As I was finishing my call to the pizza place another couple suddenly appeared on the knoll – and I quickly pulled up my mask. They seemed kind of surprised to find me on the knoll, too, and we all laughed a little nervously. I said, “We’re all trying to get away from the crowds down there, right?” And they both nodded their heads, looking relieved that I understood. Then the woman said she had to sit down for a moment because her sock had slipped down her foot and was bunched up at the bottom of her boot. “I hate when that happens,” I said, nodding in understanding. She laughed, took care of her sock, and then she and her partner said, “Have a good day!” and continued down the trail.
I continued on my journey and stopped to pick up the pizza I’d ordered from Matt. He came out – smiling behind his mask – and asked me how I was doing. We chatted for a bit – like old friends – and then he brought out the pizza (WITH habanero salt!) and I brought it back to my car.
By this time my husband had texted me to ask me to pick up some items at the grocery store. When I pulled into the grocery parking lot I saw a man sitting on the corner with a sign asking for help. I asked him if he’d like a piece of pizza and he said yeah, that would be nice – so I pulled off a piece of pizza and handed it to him. He thanked me and I headed into the store.
Some lemons, leafy lettuce, and a loaf of sourdough bread later, and who should I see but my friend Tauna and her husband, Ken, from Burlington! Normally I run into Tauna at the Burlington Fred Meyer store – so she was out of context here at the Bellingham Haggen’s – but it was awfully good to see her and Ken again!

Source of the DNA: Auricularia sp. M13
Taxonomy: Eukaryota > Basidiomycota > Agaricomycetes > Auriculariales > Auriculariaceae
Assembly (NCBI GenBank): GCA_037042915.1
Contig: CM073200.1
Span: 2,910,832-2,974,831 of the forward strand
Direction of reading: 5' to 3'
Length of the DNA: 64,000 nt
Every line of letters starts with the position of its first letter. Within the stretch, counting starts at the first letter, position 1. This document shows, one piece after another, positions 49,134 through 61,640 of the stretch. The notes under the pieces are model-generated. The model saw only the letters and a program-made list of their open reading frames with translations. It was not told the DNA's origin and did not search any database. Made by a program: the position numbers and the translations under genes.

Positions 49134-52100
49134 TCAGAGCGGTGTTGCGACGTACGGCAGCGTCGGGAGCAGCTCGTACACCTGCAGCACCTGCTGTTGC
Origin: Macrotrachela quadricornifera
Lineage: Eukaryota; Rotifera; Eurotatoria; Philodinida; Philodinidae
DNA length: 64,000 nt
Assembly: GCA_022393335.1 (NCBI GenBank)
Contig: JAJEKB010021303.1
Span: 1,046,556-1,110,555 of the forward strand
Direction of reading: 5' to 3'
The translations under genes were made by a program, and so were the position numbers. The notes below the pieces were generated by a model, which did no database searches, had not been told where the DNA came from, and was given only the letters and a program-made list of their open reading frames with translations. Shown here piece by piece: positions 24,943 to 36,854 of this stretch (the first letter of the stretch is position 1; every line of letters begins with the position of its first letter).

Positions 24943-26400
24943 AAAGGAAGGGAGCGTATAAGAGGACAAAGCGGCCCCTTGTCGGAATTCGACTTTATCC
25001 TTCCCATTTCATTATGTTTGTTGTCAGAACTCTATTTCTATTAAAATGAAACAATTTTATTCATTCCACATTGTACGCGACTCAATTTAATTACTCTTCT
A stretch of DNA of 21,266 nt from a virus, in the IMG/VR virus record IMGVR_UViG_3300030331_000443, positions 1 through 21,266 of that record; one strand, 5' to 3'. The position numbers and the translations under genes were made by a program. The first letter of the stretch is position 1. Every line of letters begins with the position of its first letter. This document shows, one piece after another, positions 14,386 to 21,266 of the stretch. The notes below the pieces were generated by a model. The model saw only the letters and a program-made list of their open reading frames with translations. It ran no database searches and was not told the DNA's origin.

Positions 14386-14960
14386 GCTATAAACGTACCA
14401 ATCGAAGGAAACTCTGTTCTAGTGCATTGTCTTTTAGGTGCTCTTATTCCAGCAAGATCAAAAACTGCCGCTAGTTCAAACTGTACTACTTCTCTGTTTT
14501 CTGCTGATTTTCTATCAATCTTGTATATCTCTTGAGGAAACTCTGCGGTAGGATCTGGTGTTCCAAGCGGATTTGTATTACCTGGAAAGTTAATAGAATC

I loaded up my groceries at the check stand into my new “SconeGrown” shopping bag – and let Tauna and Ken and the cashier know that SconeGrown is my son and his girlfriend’s new shop, opening in March – and that I’m going to be a “scone grandma.” The cashier knew right where their shop is going to be, and seemed pretty excited to hear about their new business.
When I got back to my car, the gentleman was still sitting on the corner. I asked him if he’d liked the pizza, and he said yes, he had. He thanked me again, and then – like pretty much everyone else I met today – he wished me a good day.
And as I sit here, processing my afternoon in Bellingham, it occurs to me that we’ve all seemed to find a way to make life work for us during these strange and interesting times: I, for instance, have used my name – “Karen” – to make new friends and have a good laugh; The two ladies I saw chatting in their folding chairs in the parking lot have found a way to have a socially-distanced coze with each other; The busker has found a way to keep singing his songs; The little family whose picture I took has found a way to have time together outside on a Saturday afternoon; And my friend of the pizza-place has found a way to keep handing out pizzas and kindness.
As Malcom said in Jurassic Park, “Life finds a way.”
And, as further proof, here’s a picture of a brand new spring bud I found on a tree while I was walking on the knoll. After a really long winter, spring is coming!
Life WILL find a way.
-Karen Molenaar Terrell